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Long arm of U.S. law may struggle to reach all FIFA defendants

(Reuters)…U.S. prosecutors may find it difficult to get a number of the people they have charged in the FIFA bribery scandal to face the music. Several cannot be found, and the authorities in some countries may not agree to extradition requests.

Of the nine current and former FIFA officials and five corporate executives indicted for running a criminal enterprise that involved more than $150 million in bribes, the whereabouts of three Argentines and one Brazilian remain unknown. Another two former FIFA officials in the Americas – one in Paraguay and the other in Trinidad and Tobago – are expected to resist extradition to the United States.

All of the seven defendants who were arrested in Zurich on May 27 during a surprise raid at a five-star hotel have said they will oppose extradition.

Only defendant Aaron Davidson, the chief of sports marketing firm Traffic’s U.S. unit, is known to be in the United States. He pleaded not guilty last Friday in federal court in Brooklyn, New York, and is under house arrest.

The U.S. Justice Department has a good track record of persuading other countries to extradite criminal defendants and has a unit in Washington dedicated to that task, but the size and complexity of the FIFA-related bribery charges present a new test. That test could also increase if U.S. prosecutors, who say their investigation is far from over, bring charges against additional officials and executives.

A U.S. Justice Department spokesman on Wednesday declined to comment on the progress of extradition efforts.

 

MINIMUM PENALTY

More than 100 countries, including Argentina, Paraguay and Trinidad, have extradition treaties with the United States. The agreements with these three are essentially identical, calling for each country to extradite defendants who have been charged with acts that constitute a crime in both nations and carry a minimum penalty of one year in prison, said Douglas McNabb, a lawyer in Houston who specializes in international extraditions.

The nationality of a defendant cannot be used to forgo extradition, according to the treaties, but all defendants have the right to challenge an extradition on a number of grounds, McNabb said.

In Paraguay, age and health may impede U.S. efforts to extradite Nicolas Leoz, the 86-year-old former president of the South American Football Confederation (CONMEBOL).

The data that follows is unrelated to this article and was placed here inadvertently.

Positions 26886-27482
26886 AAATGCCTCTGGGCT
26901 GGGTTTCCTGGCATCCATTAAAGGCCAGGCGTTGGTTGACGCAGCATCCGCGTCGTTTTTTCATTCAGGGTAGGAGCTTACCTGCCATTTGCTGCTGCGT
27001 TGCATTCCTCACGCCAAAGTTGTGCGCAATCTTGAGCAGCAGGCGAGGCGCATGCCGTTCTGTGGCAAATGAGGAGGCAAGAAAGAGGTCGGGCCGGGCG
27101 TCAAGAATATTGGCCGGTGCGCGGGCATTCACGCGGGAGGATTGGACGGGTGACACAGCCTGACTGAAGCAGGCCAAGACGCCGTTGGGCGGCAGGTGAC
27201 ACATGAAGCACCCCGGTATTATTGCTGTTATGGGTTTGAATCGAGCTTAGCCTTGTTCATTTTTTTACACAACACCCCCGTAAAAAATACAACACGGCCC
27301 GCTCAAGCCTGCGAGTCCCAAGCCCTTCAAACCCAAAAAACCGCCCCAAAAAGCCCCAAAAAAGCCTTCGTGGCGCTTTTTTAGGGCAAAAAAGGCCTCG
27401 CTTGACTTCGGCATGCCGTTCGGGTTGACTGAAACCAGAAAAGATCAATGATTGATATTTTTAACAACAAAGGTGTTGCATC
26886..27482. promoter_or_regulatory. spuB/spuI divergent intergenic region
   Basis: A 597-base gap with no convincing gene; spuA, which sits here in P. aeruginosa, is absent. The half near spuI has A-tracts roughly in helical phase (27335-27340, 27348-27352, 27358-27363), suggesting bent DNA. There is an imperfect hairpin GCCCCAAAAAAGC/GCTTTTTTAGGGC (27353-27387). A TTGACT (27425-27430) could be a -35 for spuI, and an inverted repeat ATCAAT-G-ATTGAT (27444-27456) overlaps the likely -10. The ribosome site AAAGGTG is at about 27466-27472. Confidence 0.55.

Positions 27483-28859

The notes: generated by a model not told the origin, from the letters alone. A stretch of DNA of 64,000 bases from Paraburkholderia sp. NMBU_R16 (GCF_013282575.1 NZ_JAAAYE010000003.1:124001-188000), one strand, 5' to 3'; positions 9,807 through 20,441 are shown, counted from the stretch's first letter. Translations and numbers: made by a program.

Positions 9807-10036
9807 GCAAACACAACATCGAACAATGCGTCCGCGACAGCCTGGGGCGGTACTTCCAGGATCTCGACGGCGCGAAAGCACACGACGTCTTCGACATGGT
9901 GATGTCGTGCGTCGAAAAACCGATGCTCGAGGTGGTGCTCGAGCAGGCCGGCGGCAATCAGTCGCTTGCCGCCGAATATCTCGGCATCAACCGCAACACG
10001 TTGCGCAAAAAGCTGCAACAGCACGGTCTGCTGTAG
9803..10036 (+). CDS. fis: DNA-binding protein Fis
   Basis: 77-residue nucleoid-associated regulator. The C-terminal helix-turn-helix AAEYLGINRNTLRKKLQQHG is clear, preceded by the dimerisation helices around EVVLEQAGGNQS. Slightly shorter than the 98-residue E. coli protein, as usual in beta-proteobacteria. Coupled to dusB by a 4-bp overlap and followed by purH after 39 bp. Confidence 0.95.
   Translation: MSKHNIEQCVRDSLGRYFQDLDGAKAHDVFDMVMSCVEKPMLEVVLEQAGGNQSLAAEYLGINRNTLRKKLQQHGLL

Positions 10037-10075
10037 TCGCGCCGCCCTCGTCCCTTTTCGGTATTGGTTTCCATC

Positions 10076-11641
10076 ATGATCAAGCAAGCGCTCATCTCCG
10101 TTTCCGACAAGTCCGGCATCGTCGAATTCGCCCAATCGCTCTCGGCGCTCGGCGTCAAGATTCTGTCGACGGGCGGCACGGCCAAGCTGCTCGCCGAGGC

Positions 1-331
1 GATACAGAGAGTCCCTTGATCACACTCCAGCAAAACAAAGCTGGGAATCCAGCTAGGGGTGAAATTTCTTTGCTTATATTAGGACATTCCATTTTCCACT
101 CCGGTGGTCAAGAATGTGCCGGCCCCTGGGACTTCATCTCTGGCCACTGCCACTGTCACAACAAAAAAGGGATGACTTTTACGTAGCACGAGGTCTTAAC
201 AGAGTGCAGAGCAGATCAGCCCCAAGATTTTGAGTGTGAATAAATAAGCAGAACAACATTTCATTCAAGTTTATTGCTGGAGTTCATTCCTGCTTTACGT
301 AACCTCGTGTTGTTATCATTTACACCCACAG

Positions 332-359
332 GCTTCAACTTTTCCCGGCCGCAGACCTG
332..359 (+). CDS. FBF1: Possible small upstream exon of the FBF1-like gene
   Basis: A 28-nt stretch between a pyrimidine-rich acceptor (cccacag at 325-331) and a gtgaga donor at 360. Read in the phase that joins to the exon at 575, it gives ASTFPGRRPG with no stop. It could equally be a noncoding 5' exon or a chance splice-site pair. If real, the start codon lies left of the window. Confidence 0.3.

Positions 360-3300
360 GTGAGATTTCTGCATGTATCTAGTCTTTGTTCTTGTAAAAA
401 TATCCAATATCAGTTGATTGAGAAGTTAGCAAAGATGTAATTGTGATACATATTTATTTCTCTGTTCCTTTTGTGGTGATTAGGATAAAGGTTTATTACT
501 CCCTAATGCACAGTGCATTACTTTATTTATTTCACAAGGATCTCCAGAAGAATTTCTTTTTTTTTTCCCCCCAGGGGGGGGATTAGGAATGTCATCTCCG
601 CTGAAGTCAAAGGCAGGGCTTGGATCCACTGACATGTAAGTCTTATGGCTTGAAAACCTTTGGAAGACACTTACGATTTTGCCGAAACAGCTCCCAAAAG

Leoz quit the CONMEBOL presidency in 2013 citing health issues and was admitted to a private clinic that he owns on the same morning Swiss police made arrests in Zurich. His lawyers later told reporters Leoz received treatment for hypertension, was surprised by the U.S. charges and had nothing to hide.

On Monday, Leoz was placed under house arrest in his upper middle class neighborhood in Asuncion. Paraguayan law does not allow individuals over the age of 70 to be detained in prison pending trial.

“Procedurally there could be a very long way to go in extraditing Leoz,” said Jorge Bogarin, a criminal lawyer and former judge, citing potential court appeals.

Meanwhile, the whereabouts of Alejandro Burzaco, 50, Hugo Jinkis, 70, and his son Mariano Jinkis, 40, all Argentine citizens, are unknown. The indictment alleges they conspired to win and keep hold of lucrative media rights contracts from regional soccer federations through the payment of up to $110 million in bribes.

The Argentine judge who ordered the three men’s arrest on May 28 said at the time that he did not know if they were in the country.

A lawyer representing the two Jinkis defendants told local radio his clients wanted to come forward and requested an “exemption from prison” while the extradition request is considered. That request was rejected, and the lawyer, Jorge Anzorreguy, was not available on Wednesday, his office said. Burzaco’s sports media company, Torneos y Competencias, declined to comment.

 

STRAINED RELATIONSHIP

If the trio do come forward, extradition could still be an uphill battle.

Relations between Argentina and the United States have been chilly during leftist President Cristina Fernandez’s eight years in power. But they have soured further over the past two years after a court battle waged by U.S. hedge funds over unpaid Argentine sovereign debt pushed Buenos Aires back into default last July.

Fernandez’s government has said little beyond confirming it passed the extradition request to the judiciary.

An investigation by the local tax authority into the three Argentines may complicate U.S. efforts. If a tax investigation goes forward domestically, they should remain in the country, said Maximo Castex, a Buenos Aires-based criminal lawyer.

Brazil’s constitution, meanwhile, forbids the extradition of Brazilians, and one of the 14 defendants is Jose Margulies, a Brazilian who headed two companies involved in broadcasting soccer matches. His current whereabouts are unknown.

Another Brazilian, Ricardo Teixeira, former head of the national soccer federation, is facing domestic charges of money laundering and tax evasion, a police source said on Monday. Teixeira was not named in the U.S. indictment.

In Trinidad, former FIFA vice president Jack Warner is out on bail. He has said he is innocent and noted he left soccer activities four years ago.

In a sign that U.S. authorities are concerned about tracking down or keeping tabs on some of the defendants, the international police organization Interpol has alerted authorities worldwide to be on the watch for six of the defendants. They are Leoz, Margulies, Warner, Burzaco and Hugo and Mariano Jinkis.

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